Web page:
- USA Basketball's opening group match was quite literally a snoozer but that doesn't mean there wasn't some bright spots.
After weeks of seemingly every able-bodied NBA player dropping off the roster, and after a somewhat surprising exhibition loss to Australia, USA Basketball kicked off the 2019 FIBA World Cup with a fairly run-of-the-mill, 88-67 win over the Czech Republic on Sunday. Donovan Mitchell scored 16 points to lead the States, while the Czech Republic never really threatened after a brief first-quarter spurt, despite an impressive effort from Tomas Satoransky.
Although there was some bit of bored-in-the-summer induced hysteria surrounding this USA team, their opening win followed the script of many international games you’ve seen before. The other team comes out with a ton of energy and takes an early lead. USA weathers the storm and eventually the NBA talent proves to be too much, and the team wins comfortably. The opening group match was quite literally a snoozer, taking place at 8:30 a.m. ET on a Sunday. It would be hard enough to get NBA fans to watch a Satoransky-Kemba Walker duel in primetime. Sunday’s game was only a little bit more compelling, if only for the fun, multi-colored basketball.
If there’s anything worth discussing after Game 1, it’s Mitchell, who played a team-high 25 minutes while leading the squad in scoring. I’m still not convinced Gregg Popovich isn’t planning some kind of jedi mind trick to somehow sabotage the Jazz, but for now it appears Mitchell could be emerging as something of a leader after one game, and that bodes well for a Utah team with high expectations for this NBA season. It’s a very convenient narrative and it’s one you’ll probably see often, but Mitchell entering his day job at peak performance with a completely new basketball experience under his belt could pay dividends for the Jazz. Mitchell has never shied away from being a leader, but there’s actually a little bit of pressure on this makeshift USA squad to live up to expectations, and that kind of environment could spur growth.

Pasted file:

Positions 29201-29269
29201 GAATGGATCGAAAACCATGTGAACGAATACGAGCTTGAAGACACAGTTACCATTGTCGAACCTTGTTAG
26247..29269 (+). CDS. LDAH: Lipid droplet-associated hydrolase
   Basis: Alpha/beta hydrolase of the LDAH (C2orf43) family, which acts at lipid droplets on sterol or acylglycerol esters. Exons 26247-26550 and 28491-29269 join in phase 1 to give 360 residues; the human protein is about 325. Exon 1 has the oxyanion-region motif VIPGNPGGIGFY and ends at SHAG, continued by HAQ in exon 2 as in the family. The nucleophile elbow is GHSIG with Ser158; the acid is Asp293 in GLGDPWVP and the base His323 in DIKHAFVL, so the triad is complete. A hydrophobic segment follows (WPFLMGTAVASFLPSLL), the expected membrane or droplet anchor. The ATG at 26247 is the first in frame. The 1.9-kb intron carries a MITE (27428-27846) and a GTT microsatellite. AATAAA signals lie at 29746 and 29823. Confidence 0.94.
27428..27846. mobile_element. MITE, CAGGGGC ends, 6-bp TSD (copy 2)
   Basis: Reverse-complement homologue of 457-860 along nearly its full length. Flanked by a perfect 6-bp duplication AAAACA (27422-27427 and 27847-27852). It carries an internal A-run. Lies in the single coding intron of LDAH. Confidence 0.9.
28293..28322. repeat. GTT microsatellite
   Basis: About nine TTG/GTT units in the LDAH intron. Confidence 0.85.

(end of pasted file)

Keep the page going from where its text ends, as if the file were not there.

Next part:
Elsewhere, new Celtics teammates Jayson Tatum and Kemba Walker scored 10 and 13 points respectively, while Harrison Barnes added 14 of his own. Perhaps illustrating how strange this experiment really is, the three-headed center monster of Myles Turner, Mason Plumlee, and Brook Lopez combined for six points. It was nice to see the Nets’ Joe Harris play 19 minutes in his first World Cup action though, a pretty big glow up for a guy who had averaged only three minutes per game in the NBA season before the Rio Olympics.
Right now, although it’s obviously only been one game, the takeaway seems to be that all the stars (and also the not-quite stars!) who chose not to play for Team USA can breathe a sigh of relief. The wheels aren’t coming off the program. The talent gap is still big enough that USA Basketball can exert its dominance in a sleepy, 21-point win against an inferior opponent. Whether this B-squad (C-squad?) can go all the way is a different story, and whether that even matters is an actual question worth considering. But at least for one game, even without all the players considered to be the very best in the sport, Team USA looked very familiar to anyone who has watched an international tournament since 2004.